Dispatches is the British TV current affairs documentary series on Channel 4, first transmitted in 1987. The programme covers issues about British society, politics, health,religion, international current affairs and the environment, and often features a mole inside organisations under journalistic investigation.
Runtime: 30 minutes
Dispatches - Dispatches (TV series) - Netflix
Dispatches is a British current affairs documentary programme on Channel 4, first broadcast on 30 October 1987. The programme covers issues about British society, politics, health, religion, international current affairs and the environment, and often features a mole inside organisations under journalistic investigation.
Dispatches - MMR: What they didn't tell you - Netflix
Broadcast on 18 November 2004, MMR: What they didn't tell you, featured an investigation by Sunday Times journalist Brian Deer into the campaign against the MMR vaccine by British surgeon Andrew Wakefield. Among a string of allegations, Deer revealed that, when Wakefield claimed a possible link between the vaccine and autism, his own lab had produced secret results which contradicted his claims, and he had registered patent claims on his own single measles vaccine. Following the programme, Wakefield, funded by the Medical Protection Society sued Channel 4, The Sunday Times and Deer personally for libel, but sought to have his lawsuit stayed by the court, so that he did not need to pursue it. The case became high-profile when Channel 4 obtained a court order compelling Wakefield to continue with his lawsuit or abandon it. During two years of litigation, three High Court judgments were obtained against Wakefield from Mr Justice David Eady, including new law that the General Medical Council was required to supply materials from its own investigations to defendants facing libel actions from doctors. In his first judgment, Eady said: In pleadings submitted to the court, Channel 4 spelt out what they said the programme had alleged. It said that Wakefield: Had dishonestly and irresponsibly spread fear that the MMR vaccine might cause autism in some children, even though he knew that his own laboratory's tests dramatically contradicted his claims and he knew or ought to have known that there was absolutely no scientific basis at all for his belief that MMR should be broken up into single vaccines. In spreading such fear, also acted dishonestly and irresponsibly, by repeatedly failing to disclose conflicts of interest and/or material information, including his association with contemplated litigation against the manufacturers of MMR and his application for a patent for a vaccine for measles which, if effective, and if the MMR vaccine had been undermined and/or withdrawn on safety grounds, would have been commercially very valuable. Caused medical colleagues serious unease by carrying out research tests on vulnerable children outside the terms or in breach of the permission given by an ethics committee, in particular by subjecting those children to highly invasive and sometimes distressing clinical procedures and thereby abusing them. Has been unremittingly evasive and dishonest in an effort to cover up his wrongdoing. In January 2007, Wakefield discontinued his claim and paid Channel 4's and Deer's costs.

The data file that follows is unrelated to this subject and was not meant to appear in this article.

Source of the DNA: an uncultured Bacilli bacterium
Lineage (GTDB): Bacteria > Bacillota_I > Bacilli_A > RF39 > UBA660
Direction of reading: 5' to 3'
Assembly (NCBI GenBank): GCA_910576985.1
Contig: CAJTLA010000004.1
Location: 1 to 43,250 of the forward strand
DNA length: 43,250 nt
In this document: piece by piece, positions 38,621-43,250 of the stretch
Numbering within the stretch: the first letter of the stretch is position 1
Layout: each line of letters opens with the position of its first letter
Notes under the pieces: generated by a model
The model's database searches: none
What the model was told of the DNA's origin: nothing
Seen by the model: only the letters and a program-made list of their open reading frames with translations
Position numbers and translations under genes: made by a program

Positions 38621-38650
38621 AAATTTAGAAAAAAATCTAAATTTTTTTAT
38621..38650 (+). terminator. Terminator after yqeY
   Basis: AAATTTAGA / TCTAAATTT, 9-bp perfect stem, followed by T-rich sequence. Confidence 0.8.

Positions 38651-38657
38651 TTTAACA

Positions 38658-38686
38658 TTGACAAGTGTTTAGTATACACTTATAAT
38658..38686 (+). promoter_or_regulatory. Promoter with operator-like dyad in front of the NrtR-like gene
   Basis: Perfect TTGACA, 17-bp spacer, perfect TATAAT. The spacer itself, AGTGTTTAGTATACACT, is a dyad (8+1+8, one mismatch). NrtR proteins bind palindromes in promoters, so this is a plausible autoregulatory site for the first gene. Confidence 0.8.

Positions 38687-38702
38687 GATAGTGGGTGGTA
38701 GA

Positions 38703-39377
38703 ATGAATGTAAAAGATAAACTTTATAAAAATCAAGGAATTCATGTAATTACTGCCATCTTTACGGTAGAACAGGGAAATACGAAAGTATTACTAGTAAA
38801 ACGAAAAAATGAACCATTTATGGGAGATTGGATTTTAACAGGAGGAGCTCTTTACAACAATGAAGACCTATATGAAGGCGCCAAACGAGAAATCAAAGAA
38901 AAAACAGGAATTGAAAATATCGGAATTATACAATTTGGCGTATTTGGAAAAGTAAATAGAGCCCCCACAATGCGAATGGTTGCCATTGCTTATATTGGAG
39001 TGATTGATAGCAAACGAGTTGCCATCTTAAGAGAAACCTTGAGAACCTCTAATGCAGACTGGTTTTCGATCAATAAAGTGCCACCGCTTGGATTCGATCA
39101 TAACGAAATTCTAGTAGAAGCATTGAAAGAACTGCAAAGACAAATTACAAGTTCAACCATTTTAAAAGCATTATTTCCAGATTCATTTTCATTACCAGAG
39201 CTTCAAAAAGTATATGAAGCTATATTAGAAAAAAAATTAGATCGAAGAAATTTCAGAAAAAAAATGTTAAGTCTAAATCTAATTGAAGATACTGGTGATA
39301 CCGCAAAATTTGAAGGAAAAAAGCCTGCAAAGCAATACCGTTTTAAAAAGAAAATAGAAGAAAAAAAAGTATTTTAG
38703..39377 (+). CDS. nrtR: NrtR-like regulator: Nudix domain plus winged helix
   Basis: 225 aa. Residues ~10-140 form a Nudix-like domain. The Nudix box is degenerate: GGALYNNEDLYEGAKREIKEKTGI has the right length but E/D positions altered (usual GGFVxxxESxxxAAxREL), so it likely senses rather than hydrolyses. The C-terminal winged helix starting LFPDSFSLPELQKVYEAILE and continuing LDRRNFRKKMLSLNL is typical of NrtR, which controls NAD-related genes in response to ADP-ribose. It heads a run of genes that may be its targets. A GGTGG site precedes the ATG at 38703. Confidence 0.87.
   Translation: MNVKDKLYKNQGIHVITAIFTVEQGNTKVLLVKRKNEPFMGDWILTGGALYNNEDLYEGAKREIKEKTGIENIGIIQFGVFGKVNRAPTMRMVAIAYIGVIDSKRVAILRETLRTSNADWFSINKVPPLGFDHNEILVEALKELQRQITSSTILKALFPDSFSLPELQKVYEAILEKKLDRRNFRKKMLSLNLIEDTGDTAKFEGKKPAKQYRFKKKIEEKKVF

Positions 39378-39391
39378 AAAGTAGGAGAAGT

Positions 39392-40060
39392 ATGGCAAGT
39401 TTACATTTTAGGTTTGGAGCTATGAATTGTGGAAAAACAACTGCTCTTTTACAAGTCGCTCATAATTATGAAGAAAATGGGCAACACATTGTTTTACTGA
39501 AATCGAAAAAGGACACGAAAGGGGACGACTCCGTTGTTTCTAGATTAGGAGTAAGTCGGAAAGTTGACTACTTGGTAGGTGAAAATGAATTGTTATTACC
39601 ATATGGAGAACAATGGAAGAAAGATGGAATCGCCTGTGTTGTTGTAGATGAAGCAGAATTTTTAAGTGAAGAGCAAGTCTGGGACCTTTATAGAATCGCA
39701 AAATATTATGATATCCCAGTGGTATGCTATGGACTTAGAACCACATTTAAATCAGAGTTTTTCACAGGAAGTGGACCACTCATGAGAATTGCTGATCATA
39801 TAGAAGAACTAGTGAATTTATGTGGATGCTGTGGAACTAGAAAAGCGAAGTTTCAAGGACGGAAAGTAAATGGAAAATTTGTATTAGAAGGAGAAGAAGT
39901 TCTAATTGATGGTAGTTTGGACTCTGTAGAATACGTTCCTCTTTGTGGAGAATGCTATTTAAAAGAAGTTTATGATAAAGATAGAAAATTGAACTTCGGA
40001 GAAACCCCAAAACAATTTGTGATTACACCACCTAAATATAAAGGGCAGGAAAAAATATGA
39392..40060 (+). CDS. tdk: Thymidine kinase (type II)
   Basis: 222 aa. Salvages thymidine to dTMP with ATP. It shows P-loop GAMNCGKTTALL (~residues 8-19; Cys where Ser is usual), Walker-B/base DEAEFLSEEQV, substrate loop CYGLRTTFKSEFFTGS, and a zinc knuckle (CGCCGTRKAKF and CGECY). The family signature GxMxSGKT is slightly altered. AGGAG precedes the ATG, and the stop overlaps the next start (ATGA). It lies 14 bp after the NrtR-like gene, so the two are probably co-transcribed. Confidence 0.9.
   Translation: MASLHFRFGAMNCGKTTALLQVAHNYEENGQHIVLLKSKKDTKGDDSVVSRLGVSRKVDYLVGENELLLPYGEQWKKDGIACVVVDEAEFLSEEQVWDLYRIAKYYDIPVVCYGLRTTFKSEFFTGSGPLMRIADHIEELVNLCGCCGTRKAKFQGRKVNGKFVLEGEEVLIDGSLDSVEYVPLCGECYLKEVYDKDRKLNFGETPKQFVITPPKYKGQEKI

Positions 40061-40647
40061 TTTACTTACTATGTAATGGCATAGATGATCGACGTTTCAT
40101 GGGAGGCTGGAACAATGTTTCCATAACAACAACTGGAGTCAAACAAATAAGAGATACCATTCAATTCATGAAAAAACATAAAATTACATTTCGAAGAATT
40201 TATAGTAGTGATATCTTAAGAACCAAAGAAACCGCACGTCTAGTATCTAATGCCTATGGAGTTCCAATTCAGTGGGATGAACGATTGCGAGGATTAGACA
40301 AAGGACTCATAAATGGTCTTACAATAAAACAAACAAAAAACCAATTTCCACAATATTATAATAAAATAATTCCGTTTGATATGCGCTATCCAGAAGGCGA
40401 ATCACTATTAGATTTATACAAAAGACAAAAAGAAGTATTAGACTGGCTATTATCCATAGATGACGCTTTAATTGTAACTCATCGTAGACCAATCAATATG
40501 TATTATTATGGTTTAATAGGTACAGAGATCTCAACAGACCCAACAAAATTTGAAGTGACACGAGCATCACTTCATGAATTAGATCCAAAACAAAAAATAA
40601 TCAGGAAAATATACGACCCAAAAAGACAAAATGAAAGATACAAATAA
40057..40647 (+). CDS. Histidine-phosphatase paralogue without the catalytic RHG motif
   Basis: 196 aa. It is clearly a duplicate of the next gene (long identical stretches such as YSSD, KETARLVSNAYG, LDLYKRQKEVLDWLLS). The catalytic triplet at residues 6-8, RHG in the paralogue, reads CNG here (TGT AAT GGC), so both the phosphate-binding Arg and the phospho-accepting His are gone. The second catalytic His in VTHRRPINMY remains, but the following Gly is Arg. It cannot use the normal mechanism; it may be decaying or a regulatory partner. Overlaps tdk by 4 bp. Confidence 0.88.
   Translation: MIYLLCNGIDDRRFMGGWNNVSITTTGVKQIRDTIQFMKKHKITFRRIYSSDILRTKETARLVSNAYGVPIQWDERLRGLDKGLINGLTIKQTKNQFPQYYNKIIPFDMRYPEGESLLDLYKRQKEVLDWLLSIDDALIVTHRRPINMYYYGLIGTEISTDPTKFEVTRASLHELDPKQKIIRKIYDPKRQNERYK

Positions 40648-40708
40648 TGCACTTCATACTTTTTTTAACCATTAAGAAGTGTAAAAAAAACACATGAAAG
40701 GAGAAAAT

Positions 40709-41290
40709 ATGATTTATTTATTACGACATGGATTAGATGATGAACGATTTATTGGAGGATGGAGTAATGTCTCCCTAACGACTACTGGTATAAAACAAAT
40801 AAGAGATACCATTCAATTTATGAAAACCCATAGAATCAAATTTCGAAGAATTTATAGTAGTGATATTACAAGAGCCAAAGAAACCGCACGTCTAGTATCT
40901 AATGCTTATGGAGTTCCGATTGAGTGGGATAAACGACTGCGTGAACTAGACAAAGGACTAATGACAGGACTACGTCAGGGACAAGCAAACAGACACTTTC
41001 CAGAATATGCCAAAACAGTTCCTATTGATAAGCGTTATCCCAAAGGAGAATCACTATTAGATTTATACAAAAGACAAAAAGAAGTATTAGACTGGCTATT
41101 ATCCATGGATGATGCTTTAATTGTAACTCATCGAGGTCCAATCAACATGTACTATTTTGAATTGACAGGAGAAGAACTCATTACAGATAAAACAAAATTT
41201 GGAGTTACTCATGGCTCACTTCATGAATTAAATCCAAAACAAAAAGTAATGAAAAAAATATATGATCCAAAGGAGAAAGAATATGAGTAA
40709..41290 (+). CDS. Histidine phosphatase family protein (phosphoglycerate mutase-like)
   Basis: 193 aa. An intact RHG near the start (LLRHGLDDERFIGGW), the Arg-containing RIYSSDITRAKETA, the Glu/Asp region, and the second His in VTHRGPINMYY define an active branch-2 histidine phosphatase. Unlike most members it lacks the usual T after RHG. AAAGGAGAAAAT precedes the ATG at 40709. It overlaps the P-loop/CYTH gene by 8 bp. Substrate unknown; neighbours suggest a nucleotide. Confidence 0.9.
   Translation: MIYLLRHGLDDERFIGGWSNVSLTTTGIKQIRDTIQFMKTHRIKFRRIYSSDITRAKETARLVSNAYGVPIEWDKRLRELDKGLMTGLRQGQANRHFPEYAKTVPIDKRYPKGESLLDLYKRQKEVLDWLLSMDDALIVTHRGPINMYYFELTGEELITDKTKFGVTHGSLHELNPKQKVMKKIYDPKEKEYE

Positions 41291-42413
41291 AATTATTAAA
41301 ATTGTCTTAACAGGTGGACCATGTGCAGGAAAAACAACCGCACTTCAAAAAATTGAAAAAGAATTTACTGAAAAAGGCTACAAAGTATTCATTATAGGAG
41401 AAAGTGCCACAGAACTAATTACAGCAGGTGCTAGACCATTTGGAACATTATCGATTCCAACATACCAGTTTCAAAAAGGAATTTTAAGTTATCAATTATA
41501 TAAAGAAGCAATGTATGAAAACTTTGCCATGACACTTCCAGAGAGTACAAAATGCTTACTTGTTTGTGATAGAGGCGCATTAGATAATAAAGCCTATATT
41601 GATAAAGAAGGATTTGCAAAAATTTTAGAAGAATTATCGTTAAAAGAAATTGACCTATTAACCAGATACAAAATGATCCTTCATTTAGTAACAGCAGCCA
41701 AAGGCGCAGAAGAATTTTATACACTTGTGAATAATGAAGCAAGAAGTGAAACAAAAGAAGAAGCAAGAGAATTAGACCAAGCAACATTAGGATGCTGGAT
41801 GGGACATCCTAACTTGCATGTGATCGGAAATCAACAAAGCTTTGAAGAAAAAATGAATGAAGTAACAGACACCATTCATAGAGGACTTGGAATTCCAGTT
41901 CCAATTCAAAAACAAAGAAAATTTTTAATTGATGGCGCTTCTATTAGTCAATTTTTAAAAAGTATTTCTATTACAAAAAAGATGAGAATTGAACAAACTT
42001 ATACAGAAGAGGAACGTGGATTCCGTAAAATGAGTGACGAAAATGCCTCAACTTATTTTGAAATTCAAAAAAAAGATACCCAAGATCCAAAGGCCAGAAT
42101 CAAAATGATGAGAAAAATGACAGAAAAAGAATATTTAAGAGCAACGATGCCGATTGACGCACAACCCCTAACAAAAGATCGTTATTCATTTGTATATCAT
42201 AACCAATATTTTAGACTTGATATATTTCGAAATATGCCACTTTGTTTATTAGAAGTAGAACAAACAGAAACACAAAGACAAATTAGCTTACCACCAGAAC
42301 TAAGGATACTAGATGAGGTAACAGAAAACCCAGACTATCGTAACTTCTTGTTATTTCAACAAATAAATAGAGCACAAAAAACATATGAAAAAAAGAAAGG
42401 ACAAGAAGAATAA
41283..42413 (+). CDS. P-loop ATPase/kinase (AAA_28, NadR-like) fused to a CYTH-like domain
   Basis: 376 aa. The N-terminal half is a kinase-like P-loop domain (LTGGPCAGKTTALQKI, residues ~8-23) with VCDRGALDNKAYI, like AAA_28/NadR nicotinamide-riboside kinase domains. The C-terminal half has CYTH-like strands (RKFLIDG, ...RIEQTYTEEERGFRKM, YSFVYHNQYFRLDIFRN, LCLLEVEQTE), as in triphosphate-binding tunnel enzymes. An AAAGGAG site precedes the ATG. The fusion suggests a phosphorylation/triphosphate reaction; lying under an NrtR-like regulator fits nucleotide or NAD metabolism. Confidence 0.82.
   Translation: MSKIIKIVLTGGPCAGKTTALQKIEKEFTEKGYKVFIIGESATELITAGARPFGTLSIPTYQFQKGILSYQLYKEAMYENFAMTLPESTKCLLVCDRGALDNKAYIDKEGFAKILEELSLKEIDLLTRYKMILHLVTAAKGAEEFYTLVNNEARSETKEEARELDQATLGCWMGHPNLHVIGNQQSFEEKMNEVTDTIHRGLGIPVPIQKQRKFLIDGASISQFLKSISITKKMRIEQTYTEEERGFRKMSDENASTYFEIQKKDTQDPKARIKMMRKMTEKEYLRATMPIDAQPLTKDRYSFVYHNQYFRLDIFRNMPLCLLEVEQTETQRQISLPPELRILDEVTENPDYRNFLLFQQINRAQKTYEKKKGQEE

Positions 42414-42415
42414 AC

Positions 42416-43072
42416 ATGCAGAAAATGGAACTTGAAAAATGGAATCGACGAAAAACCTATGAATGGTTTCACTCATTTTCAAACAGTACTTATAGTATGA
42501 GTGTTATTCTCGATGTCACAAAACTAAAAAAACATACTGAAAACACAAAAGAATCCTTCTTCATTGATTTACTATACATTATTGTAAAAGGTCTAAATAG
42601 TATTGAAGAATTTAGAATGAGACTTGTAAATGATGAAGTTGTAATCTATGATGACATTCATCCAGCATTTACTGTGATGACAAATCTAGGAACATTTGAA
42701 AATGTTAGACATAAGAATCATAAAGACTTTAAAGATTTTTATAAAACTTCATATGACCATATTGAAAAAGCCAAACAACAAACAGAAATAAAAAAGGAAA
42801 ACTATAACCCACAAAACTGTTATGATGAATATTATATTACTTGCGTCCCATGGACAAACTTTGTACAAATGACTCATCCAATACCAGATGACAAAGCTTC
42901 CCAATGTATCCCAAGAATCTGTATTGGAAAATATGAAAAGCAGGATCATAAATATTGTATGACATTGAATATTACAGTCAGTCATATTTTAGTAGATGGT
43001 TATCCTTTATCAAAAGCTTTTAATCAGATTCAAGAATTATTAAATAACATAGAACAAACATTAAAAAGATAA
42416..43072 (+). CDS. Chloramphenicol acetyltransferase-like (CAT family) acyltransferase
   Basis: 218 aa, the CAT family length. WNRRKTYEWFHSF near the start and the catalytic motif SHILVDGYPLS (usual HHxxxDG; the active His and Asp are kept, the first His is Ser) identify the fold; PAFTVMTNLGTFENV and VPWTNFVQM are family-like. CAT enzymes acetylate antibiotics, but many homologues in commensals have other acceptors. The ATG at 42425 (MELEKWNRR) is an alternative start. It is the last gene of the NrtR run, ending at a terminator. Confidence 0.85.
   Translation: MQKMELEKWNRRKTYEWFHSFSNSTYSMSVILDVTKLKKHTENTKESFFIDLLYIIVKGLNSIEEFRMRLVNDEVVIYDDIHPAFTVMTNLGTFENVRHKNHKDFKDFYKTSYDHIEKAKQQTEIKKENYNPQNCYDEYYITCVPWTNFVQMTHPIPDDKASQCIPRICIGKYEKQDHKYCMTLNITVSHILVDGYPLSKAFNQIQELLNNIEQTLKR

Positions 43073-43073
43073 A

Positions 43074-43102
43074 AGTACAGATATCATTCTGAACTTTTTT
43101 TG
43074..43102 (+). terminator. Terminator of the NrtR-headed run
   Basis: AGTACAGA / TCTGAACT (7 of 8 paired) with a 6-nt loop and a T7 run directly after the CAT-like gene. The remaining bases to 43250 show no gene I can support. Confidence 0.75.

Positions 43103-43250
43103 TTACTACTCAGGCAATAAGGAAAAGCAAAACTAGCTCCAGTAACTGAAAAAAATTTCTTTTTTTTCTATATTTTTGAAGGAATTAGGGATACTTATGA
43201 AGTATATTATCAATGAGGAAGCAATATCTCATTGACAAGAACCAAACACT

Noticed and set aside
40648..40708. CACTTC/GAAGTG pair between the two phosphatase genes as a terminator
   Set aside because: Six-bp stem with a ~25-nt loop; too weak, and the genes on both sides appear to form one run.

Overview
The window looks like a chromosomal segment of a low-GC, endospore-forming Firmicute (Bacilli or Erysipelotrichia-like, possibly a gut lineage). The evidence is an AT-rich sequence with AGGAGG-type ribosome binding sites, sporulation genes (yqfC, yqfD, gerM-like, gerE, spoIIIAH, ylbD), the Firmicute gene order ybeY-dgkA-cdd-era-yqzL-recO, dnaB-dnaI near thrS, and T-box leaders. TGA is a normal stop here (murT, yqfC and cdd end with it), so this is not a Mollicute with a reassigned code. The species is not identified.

Dispatches - References - Netflix